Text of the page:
471986 Investigations of Surface Chemistry for Pyridine-Catalyzed CO2 Reduction on Gallium Phosphide

Tuesday, November 15, 2016: 12:30 PM
Franciscan C (Hilton San Francisco Union Square)
Coleman Kronawitter, Department of Chemical and Biological Engineering, Princeton University, Princeton, NJ and Bruce E. Koel, Chemical and Biological Engineering, Princeton University, Princeton, NJ

The surface chemistry of N-containing heteroaromatics, molecular co-catalysts that enable the selective electrochemical reduction of CO2 to fuels, is discussed. The presented experimental results focus on elucidating the role of the electrode surface in COreduction reactions that are co-catalyzed by pyridine. For this catalysis, exceptionally high selectivity for reduced fuels has been reported when the reaction occurs at the surface of a GaP photocathode. For this reason, experimental emphasis is placed on assessing preferential adsorption sites and bonding interactions of adsorbates on surfaces of GaP. A surface science approach is used, whereby ultrahigh vacuum conditions facilitate the fabrication of highly characterizable electrode-adsorbate systems. The use of single crystal surfaces permits analysis of surface chemistry independent of complicating factors such as grain boundaries and morphology. Surface-sensitive core-level and vibrational spectroscopy techniques, including high-resolution X-ray photoelectron spectroscopy, synchrotron-based photoemission, and high-resolution electron energy loss spectroscopy, are used to probe adsorbate-substrate and adsorbate-adsorbate interactions for pyridine, water, hydrogen, and carbon dioxide on GaP. Scanning tunneling microscopy (STM) was used to obtain molecular orbital-resolved images of adsorbed molecules. Conclusions from experimental results on these model systems are supported by calculations using density functional theory. This work assists in generating a molecular-level understanding of the heterogeneous processes important to the reaction mechanisms involved in the efficient photoelectrocatalytic generation of carbon-containing fuels with high energy densities.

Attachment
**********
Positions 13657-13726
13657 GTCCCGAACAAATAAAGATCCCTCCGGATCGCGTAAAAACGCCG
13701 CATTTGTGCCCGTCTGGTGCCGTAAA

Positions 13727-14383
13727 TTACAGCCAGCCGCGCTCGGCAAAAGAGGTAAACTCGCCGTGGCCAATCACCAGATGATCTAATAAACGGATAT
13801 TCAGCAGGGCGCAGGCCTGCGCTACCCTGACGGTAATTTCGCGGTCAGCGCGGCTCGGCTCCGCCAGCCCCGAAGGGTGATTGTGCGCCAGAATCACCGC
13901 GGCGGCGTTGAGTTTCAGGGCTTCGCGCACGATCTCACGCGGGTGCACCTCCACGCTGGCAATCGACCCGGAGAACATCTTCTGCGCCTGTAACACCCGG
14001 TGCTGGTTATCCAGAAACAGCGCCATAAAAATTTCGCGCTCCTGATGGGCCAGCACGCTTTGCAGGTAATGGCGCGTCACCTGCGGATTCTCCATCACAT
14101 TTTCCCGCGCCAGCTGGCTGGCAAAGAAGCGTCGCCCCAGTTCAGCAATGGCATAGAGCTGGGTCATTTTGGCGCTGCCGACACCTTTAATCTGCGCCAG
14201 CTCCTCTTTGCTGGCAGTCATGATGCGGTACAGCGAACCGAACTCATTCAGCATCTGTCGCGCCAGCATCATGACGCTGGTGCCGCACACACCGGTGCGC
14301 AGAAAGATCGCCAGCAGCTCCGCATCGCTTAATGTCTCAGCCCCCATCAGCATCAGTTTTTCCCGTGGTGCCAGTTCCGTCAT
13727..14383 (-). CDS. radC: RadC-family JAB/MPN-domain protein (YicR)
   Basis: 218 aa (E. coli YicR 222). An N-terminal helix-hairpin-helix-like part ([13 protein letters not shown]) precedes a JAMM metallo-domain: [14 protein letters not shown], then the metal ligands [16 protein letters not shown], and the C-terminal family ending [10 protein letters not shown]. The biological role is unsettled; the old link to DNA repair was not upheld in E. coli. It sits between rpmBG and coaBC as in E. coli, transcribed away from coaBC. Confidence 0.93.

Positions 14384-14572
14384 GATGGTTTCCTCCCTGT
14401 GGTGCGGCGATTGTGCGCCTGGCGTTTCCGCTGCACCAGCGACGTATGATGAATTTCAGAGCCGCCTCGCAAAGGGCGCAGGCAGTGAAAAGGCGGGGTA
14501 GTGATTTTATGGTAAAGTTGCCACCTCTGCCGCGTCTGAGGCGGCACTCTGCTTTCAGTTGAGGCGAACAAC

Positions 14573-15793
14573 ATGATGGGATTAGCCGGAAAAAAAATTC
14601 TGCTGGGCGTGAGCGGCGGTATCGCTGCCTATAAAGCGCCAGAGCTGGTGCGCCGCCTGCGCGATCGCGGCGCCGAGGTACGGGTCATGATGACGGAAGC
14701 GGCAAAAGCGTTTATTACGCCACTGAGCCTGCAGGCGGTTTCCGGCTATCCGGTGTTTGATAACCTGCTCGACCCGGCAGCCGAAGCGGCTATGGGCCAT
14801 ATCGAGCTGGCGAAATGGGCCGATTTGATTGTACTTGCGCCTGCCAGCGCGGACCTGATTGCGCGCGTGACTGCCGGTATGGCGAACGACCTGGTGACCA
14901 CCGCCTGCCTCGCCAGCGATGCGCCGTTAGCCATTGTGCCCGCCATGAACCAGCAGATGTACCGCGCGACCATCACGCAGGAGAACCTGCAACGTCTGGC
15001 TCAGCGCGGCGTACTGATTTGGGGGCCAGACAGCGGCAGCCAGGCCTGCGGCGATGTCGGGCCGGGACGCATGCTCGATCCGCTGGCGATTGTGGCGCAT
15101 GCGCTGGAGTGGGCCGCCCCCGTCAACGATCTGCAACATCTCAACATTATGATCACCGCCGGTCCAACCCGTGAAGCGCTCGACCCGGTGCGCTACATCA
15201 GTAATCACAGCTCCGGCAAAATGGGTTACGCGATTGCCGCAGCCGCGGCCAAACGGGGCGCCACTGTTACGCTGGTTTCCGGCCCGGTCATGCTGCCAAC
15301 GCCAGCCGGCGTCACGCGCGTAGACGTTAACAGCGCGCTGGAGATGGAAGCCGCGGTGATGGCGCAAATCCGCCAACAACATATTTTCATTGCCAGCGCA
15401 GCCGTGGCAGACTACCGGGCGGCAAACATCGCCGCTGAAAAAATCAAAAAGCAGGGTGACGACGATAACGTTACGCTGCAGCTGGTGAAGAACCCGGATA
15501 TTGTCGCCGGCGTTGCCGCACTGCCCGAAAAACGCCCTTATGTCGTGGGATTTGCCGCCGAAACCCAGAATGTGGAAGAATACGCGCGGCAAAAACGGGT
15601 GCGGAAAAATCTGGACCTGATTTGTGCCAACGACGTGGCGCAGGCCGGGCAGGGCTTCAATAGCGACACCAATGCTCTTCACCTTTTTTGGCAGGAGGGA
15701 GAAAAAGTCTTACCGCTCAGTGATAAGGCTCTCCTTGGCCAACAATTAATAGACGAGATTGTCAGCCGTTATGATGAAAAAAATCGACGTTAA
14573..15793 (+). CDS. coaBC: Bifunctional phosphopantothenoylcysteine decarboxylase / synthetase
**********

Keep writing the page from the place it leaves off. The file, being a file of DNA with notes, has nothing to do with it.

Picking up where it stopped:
Two recent highlights from these studies will be discussed. First, we report on a combined investigation through experiment and theory on the surface-bound species on GaP(110) formed upon interaction with water. Experimentally, surface-bound species over 10 orders of magnitude of pressure were spectroscopically identified in situ using synchrotron-based ambient pressure photoelectron spectroscopy (APPES). Ga3d and O1s core-level spectra indicate that the interaction of GaP(110) with H2O induces formation of a partially dissociated adlayer, characterized by the presence of both Ga−OH and molecular H2O species. Measurements of the P2p core level indicate formation of a negatively charged hydride that irreversibly bonds to surface P in vacuum. The surface densities of the hydroxide and hydride species increase with increasing pressure (surface coverage) of water. Isobaric measurements at elevated pressures were used to probe the thermal stabilities of adsorbed species as well as the oxidation of surface Ga and P. The observation of stable surface hydride formation induced by interaction with water is especially notable given the critical role of hydride transfer to catalysts and CO2 during chemical fuel synthesis reactions in aqueous environments. Secondly, we describe a scanning tunneling microscopy (STM) and density functional theory investigation of the orbital-resolved adsorption state defining the dative bonding interaction between a GaP(110) surface and a N-containing heteroaromatic (pyridine). By examining the distribution of unoccupied molecular orbitals, we show that STM images can be used to positively identify the sites on pyridine susceptible to nucleophilic attack, consistent with frontier orbital theory. This indicates that STM can be used to explore the local reaction centers of adsorbed ambidentate electrophiles and nucleophiles relevant to artificial photosynthesis, and more broadly to generate critical mechanistic information for various heterogeneous acid−base reactions.

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